A new study we reported on yesterday shows that over a nearly ten year period from 1996 to 2005, antidepressant use went up 75 percent (if going by the researcher’s percentages, not “doubled” as many mainstream news organizations are reporting), while psychotherapy use decreased.
How much did psychotherapy use decrease? Over 35% in the same time period, amongst those who were being treated with an antidepressant.
While that’s an astonishing statistic in itself, it comes with a few disclaimers. Antidepressants are, by far, the most prescribed psychiatric medication in society today. And the vast majority of those prescriptions (more than 80 percent) are made by general practitioners — not psychiatrists. That’s important to note, because while a psychiatrist might well understand the complexities and difficulties in treatment depression, many family physicians and general practitioners do not. They might make a recommendation for psychotherapy in passing, but have little time to ensure the patient follows-up on the recommendation. A psychiatrist, on the other hand, better understands the value of psychotherapy and might make it a requirement of being prescribed an antidepressant through them.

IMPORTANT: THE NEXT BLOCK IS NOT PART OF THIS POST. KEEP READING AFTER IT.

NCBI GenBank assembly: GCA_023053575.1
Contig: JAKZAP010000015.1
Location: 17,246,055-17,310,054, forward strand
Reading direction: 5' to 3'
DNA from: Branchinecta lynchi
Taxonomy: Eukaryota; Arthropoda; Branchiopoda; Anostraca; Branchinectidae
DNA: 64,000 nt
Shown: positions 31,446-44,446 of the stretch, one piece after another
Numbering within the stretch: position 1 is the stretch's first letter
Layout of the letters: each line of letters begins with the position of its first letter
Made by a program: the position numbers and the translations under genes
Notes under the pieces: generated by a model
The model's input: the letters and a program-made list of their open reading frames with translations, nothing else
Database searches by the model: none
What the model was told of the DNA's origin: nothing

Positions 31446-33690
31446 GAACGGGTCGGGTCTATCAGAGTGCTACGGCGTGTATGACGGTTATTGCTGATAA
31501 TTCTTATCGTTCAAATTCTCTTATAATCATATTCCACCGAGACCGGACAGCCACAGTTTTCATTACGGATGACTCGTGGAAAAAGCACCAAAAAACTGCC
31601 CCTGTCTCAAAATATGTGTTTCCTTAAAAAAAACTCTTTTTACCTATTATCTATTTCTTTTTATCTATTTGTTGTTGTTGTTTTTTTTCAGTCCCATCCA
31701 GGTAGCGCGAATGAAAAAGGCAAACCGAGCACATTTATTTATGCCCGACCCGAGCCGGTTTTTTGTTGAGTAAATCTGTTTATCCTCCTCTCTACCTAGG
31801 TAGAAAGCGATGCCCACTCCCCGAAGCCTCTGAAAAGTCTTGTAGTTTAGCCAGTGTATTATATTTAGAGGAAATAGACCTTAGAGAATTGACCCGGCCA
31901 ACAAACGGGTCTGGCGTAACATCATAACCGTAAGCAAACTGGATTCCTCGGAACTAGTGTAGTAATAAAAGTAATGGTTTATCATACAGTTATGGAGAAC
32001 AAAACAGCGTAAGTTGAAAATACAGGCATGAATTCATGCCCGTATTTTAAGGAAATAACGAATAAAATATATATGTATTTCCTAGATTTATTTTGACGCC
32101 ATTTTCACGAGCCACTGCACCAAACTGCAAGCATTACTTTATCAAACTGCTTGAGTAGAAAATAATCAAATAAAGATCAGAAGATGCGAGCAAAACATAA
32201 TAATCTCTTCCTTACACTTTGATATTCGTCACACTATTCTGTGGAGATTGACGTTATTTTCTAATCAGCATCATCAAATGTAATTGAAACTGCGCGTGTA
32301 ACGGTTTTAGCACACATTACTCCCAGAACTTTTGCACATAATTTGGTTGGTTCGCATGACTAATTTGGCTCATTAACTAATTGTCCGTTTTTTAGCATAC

If you were not taking an antidepressant drug for your depression — for example, you were only in psychotherapy or weren’t being treated at all for it — that data was not included in this study. It only looked at people taking an antidepressant drug, likely skewing the results about other treatments.
Of course, none of this is happening in some sort of mental health vacuum.
With greater diagnoses of every diagnostic condition group examined, it’s no wonder more pill treatments are being prescribed. People like pills, because they are easy to take and require little change on the part of the person taking them. Whether they work or not any better than placebo is a question the researchers raised, but could not answer in this study.
What the study shows then is what anyone who looks at the mental health marketplace would predict, taking into account the new medications that went on the market during the study period, and those that went generic — psychiatric medication prescriptions rise, while more complicated psychotherapy treatments decline. Why don’t more people use psychotherapy? The researchers guessed that:
[… F]inancial factors including out-of-pocket costs to patients and comparatively low third-party clinician reimbursement for psychotherapy have likely led to declining use of psychotherapy.
Perhaps with the passing of the mental health parity act last year combined with studies that show mental health treatment parity is not that expensive, we’ll see an uptake in psychotherapy treatment in the future.
But ultimately, mental health care is a marketplace. And like any marketplace, the consumer (or client, or patient, if you will) is in charge. The market will provide for them whatever they demand, for better or worse.
Read the full article: Antidepressant Use Up 75 Percent